Angola: UN envoy commends country for choosing peace over 'path of death'
"The enemies of peace will continue to detract your efforts to peace and in difficult times they will tempt you to resort to strategies that for a long time have locked you up in violence and confrontation," Ibrahim Gambari, the Special Adviser for Special Assignments in Africa, said this morning in Luanda at the signing ceremony between the Angolan Armed Forces and UNITA, the National Union for the Total Independence of Angola.
"On behalf of the United Nations I plead for continued magnanimity, for forward-looking approach to issues, for patience, and for mutual tolerance so that we can make the dreams of millions of Angolans a lasting reality," Mr. Gambari said.
The ceremony was attended by President Jose Eduardo dos Santos, the diplomatic corps, representatives of all political parties, representatives of the Catholic Church and of civil society organizations.
In his message, Mr. Gambari noted that 27 years of war had reduced Angola to one of the world's poorest nations, despite its immense mineral wealth. "There can be no excuse for faltering," he said, adding that there should be "no more missteps" in achieving peace and development.
Mr. Gambari warned, however, that nothing would be achieved if the country's "terrible humanitarian challenges" were not tackled immediately. "The United Nations will continue to work with Angolan authorities and support the parties to consolidate peace, democracy and good governance," he pledged, calling also on the international community "to give peace in Angola a chance by showing patience and demonstrating generosity."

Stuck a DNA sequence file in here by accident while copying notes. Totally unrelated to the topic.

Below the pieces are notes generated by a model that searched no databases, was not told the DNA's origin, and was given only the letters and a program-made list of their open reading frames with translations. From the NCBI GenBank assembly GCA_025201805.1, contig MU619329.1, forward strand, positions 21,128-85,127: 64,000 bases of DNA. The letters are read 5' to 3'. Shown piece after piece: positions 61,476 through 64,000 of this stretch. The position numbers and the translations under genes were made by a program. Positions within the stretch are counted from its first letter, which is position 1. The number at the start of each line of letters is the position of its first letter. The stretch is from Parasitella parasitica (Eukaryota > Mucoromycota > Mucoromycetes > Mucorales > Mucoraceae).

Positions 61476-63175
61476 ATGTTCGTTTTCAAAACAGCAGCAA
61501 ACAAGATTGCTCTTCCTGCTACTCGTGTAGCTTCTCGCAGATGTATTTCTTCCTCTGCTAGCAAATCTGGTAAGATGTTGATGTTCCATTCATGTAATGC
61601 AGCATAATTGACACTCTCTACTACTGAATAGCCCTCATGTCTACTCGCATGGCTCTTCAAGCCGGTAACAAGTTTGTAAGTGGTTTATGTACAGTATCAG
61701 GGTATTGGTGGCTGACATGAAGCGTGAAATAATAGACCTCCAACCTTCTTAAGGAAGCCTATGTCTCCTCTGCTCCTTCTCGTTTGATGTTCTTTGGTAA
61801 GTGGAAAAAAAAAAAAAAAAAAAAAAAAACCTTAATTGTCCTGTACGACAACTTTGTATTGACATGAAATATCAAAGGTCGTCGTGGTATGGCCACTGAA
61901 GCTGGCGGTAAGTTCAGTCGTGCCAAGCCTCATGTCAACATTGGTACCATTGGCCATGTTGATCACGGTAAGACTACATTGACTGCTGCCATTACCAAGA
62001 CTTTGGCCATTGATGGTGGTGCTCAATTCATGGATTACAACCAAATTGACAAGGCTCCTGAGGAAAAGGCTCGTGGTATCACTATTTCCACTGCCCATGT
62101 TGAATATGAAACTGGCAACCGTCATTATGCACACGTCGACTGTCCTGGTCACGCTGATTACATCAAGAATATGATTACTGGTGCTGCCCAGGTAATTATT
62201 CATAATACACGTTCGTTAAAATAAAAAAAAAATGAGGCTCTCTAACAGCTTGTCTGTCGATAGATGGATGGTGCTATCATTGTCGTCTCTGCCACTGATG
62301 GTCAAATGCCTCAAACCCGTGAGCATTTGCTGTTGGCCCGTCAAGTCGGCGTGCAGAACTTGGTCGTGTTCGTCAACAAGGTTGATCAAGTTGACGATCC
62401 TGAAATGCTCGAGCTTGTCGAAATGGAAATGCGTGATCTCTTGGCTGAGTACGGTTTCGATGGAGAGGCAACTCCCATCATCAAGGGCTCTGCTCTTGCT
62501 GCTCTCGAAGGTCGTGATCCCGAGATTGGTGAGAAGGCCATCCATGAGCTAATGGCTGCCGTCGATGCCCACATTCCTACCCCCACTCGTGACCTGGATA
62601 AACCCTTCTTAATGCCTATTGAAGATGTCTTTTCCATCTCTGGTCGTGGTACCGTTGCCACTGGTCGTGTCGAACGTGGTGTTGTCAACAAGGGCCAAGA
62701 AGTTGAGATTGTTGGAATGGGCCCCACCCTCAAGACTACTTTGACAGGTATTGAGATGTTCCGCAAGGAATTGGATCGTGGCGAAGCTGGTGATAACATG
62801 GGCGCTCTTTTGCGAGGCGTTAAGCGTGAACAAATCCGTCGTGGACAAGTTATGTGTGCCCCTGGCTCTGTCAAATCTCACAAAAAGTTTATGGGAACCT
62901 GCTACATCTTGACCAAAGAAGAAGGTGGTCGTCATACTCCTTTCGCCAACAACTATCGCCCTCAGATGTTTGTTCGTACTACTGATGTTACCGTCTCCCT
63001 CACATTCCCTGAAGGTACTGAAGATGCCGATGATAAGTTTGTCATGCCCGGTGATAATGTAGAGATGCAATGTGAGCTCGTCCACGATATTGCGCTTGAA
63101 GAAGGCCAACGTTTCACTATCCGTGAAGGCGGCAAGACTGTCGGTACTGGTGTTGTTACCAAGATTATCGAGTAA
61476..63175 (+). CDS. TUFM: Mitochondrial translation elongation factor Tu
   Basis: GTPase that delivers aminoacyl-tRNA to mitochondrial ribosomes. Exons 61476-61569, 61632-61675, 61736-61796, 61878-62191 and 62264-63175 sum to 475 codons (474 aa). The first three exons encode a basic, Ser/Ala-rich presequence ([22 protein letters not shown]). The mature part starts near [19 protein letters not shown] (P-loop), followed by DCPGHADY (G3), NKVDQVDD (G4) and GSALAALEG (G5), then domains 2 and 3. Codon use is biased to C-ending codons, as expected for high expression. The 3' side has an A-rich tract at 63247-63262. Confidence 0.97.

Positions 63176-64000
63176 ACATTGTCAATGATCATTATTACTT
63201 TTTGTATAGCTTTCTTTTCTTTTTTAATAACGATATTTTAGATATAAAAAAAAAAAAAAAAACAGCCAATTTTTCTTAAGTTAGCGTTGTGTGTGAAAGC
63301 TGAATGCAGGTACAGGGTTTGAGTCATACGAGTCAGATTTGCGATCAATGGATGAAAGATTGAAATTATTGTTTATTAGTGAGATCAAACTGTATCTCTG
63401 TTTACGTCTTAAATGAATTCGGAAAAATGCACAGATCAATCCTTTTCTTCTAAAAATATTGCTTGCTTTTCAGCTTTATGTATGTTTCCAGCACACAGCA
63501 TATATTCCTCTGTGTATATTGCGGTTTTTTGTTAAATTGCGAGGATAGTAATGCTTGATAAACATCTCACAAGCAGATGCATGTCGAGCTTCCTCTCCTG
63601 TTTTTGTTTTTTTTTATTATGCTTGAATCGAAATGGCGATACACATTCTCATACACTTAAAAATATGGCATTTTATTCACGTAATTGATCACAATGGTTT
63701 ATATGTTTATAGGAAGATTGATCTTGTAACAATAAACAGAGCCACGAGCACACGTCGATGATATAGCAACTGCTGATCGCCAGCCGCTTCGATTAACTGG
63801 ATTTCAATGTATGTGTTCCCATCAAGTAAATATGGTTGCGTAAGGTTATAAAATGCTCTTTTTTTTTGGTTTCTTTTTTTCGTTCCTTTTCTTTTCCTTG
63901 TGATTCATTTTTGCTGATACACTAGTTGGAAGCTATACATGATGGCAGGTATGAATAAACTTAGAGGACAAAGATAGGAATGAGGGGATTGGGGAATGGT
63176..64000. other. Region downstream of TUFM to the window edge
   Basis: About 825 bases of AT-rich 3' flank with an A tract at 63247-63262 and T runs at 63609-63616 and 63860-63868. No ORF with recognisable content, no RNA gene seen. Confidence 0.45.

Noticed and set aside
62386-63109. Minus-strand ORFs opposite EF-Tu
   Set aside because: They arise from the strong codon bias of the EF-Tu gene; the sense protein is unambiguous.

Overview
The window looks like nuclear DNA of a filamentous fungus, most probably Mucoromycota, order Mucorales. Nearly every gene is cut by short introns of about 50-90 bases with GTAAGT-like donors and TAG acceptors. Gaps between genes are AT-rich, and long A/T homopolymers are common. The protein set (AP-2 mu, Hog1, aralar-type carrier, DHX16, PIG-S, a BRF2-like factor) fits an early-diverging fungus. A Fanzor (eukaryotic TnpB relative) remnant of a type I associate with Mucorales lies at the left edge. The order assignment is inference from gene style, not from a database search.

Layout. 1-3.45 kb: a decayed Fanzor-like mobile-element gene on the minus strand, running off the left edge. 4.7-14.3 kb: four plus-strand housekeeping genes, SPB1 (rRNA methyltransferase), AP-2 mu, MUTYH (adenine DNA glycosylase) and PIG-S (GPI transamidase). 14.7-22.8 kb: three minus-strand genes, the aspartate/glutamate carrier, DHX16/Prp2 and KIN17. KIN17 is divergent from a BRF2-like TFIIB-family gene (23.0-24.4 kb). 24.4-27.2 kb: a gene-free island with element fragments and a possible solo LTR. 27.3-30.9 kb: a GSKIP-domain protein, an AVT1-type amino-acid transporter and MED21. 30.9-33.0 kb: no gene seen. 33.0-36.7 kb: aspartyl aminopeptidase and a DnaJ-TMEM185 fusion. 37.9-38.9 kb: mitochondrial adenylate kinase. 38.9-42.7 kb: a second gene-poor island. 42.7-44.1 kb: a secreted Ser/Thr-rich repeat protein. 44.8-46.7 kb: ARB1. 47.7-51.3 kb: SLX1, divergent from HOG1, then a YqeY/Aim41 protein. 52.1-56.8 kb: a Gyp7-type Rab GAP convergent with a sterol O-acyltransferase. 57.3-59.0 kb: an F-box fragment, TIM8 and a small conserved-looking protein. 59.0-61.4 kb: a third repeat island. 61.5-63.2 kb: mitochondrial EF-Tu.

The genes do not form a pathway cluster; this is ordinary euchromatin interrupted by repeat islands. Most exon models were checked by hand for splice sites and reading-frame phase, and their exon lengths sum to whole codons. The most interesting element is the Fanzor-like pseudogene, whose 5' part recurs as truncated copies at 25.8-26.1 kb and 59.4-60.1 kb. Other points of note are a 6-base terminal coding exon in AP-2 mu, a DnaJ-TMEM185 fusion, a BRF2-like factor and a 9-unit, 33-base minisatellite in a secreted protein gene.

In an exclusive interview yesterday with Africa Recovery, a quarterly magazine published by the UN Department of Public Information, Mr. Gambari said that his two principal tasks in Angola were "first, to find out exactly what is happening, and second to be available to the government and the other stakeholders on what is [the UN] role now as a mediator in the peace process."
Although the Lusaka agreement remained the sole basis for a final settlement to the conflict, he said, the political and military circumstances in Angola have changed dramatically. "When Lusaka was signed, UNITA controlled large chunks of territory with conventional forces." But as a result of government offensives, "that is no longer the case and there has to be an adjustment [in negotiations] to take account of the relative positions of the two sides militarily and politically."